6. What convinced me to look into this further was that for decades I have wondered how the Valle Marineris could have been formed. Then the electrical sculpting of the surface of Mars hit me like a brick in the face. I began looking into the debunking this theory, and there is nothing there. That made me further convinced that my natural skepticism about dark matter, dark energy, and the big bang theory tied this all together. I think the authorities on this matter are regressing back into mythology. I will continue looking into EU.

1. Would you tell us how? I suppose it has nothing to do with ‘electrical sculpting’, right?

1. That was half an answer. Can I guess it was from long-disappeared-rivers?

2. Author

Can I guess you didn’t even bother to read the link you commented on?

3. You can make such a guess but you would be mistaken. I didn’t notice that there was a link. I’m colorblind.

7. a possible reason for the slower speeds in the centre of the galaxy is the fact that there are so many of the gravitational fiellds colliding they slow each other down however further out there isnt as many disruptions in the orbit so it goes on like usual.

another explanations comes on the rule that matter cant be created or destroyed only change form. it is possible that with less gravity the leftover force from the gravity is converted into speed.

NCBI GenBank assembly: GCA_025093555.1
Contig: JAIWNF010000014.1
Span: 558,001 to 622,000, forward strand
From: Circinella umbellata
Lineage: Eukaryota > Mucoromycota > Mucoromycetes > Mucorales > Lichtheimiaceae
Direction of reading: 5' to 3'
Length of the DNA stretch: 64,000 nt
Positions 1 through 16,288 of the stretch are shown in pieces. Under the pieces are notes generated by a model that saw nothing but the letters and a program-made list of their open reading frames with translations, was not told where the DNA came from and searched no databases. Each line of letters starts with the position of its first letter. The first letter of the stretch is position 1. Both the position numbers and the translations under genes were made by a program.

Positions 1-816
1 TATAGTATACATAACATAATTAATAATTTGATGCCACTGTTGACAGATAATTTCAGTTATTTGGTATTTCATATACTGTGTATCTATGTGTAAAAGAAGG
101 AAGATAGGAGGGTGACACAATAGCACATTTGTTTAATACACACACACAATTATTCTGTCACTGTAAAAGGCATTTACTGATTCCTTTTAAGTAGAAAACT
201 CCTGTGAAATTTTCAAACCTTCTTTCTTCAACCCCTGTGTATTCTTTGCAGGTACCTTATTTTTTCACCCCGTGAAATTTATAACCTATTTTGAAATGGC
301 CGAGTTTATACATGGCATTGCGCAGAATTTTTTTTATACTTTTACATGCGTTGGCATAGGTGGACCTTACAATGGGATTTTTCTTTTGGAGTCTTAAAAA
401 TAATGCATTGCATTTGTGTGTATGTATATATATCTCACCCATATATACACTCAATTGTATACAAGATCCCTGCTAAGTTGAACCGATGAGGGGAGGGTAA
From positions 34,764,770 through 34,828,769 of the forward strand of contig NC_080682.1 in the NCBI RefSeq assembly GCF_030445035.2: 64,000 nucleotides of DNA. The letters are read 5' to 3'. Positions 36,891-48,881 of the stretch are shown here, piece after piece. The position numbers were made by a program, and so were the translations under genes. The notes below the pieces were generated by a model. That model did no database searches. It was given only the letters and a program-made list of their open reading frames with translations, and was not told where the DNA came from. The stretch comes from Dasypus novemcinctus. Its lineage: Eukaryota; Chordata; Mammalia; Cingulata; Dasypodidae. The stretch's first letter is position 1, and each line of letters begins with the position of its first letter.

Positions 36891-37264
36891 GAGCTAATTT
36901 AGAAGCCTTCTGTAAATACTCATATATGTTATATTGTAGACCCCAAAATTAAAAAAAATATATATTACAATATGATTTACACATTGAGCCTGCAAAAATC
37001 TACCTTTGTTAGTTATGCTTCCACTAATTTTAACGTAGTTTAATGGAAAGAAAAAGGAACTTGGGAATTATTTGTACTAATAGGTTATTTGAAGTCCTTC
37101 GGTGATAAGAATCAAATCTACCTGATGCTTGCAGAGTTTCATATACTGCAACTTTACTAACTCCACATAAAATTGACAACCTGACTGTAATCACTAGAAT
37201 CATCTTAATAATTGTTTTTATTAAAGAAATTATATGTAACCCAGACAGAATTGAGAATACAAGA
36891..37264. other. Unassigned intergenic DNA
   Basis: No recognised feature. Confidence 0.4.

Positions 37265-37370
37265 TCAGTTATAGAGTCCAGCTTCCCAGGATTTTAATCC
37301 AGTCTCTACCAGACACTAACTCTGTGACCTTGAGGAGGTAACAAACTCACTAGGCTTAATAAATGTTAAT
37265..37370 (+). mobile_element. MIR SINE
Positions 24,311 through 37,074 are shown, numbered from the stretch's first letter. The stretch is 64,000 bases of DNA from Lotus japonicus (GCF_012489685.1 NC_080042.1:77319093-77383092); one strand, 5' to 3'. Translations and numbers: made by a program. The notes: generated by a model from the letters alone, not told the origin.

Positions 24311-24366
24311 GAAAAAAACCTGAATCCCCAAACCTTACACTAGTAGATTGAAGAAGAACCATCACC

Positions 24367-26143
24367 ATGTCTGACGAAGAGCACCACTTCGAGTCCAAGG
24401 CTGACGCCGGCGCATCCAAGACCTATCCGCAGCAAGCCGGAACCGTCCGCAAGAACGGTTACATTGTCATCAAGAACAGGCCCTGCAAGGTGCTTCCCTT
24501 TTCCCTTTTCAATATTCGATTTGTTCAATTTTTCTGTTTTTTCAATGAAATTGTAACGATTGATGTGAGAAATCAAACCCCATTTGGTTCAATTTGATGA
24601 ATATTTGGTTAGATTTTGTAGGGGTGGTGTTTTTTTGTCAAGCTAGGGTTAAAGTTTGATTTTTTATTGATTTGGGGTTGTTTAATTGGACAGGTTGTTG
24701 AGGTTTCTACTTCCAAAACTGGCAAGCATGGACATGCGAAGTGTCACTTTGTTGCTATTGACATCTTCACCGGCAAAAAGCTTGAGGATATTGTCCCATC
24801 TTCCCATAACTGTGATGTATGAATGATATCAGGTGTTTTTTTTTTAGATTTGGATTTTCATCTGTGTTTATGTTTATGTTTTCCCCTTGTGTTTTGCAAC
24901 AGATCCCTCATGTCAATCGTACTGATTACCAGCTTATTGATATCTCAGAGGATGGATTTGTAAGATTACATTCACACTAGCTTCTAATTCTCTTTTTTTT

if gravity warps space and time, then because the gravity closer to the centre of the galaxy is stronger then the space is expanding so in reality, space closer to the centre of the galaxy is actually bigger than the space further away. it also could explain the universe’s rate of expansion having strange inconsistencies. the gravity near the “centre” of the universe is is changing constantly because of fluctuations in what enters it. the only reason space could be infinite but yet expanding is that if the gravity near the centre of it is increasing its only our perspective that the universe is expanding. space is simply being warped so it only seems like it is expanding.

8. puppyocam, now you are a thinker! Great answer.

9. If u observe say Hoover dam, you notice the water coming in to large pits under the surface which take the water and release it through smaller release outlets on the opposite side of the holding structure.
So to may it be possible in our universe that larger black holes are taking in matter, which is then being released through smaller portals on the outer edges of our central or seen matter center. Of course this implies another dimension that we haven’t discovered. Just my theory of a self sustainable, regenerative, universe.
Brian McOwen~

10. My belief is that black holes convert normal mass to dark energy and that there was once a lot more normal mass. Quasars are a result of quarks and such shooting away from black holes. The gravity of their passing causes collisions of particles which produce X-rays. The galactic halo is partially a swarm of quarks that did not escape the gravity of the black hole.